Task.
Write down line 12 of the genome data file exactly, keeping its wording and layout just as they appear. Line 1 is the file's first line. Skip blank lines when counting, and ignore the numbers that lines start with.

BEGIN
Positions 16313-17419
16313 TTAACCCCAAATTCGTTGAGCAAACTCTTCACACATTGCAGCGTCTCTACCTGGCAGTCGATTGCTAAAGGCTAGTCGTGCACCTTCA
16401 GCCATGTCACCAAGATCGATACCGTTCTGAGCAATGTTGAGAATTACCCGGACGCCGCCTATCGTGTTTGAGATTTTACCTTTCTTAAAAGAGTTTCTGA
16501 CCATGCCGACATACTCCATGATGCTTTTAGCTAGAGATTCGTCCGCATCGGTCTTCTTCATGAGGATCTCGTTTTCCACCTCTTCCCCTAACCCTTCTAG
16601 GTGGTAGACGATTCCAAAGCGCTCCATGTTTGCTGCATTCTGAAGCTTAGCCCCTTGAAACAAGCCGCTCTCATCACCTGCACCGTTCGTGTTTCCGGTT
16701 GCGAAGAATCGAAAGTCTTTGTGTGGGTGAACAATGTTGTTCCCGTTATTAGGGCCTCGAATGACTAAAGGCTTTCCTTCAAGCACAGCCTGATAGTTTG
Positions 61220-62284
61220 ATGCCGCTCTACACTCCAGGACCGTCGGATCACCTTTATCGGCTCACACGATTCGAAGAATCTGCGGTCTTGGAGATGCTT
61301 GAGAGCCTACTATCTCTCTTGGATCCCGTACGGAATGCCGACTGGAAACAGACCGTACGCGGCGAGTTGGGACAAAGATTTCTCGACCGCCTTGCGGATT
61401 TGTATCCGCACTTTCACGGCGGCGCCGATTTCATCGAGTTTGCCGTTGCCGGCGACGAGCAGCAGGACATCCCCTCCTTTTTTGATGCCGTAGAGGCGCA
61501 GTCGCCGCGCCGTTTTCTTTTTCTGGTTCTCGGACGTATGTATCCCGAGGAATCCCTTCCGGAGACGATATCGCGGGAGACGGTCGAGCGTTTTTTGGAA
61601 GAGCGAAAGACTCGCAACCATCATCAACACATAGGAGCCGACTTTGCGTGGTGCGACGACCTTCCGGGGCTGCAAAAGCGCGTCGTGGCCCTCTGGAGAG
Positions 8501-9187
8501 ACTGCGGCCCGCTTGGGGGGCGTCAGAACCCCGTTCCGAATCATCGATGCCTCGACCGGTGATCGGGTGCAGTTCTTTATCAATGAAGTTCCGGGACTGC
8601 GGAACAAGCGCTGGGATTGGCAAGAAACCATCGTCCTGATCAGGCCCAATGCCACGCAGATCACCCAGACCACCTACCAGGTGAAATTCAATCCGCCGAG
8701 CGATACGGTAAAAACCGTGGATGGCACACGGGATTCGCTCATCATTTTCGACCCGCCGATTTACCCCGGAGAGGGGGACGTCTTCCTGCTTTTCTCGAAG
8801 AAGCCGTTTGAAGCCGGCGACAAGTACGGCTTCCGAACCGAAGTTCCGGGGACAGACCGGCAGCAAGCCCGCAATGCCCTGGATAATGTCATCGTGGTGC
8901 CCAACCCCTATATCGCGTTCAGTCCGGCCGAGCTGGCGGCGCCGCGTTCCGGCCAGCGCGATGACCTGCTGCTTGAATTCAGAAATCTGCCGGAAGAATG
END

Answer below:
61601 GAGCGAAAGACTCGCAACCATCATCAACACATAGGAGCCGACTTTGCGTGGTGCGACGACCTTCCGGGGCTGCAAAAGCGCGTCGTGGCCCTCTGGAGAG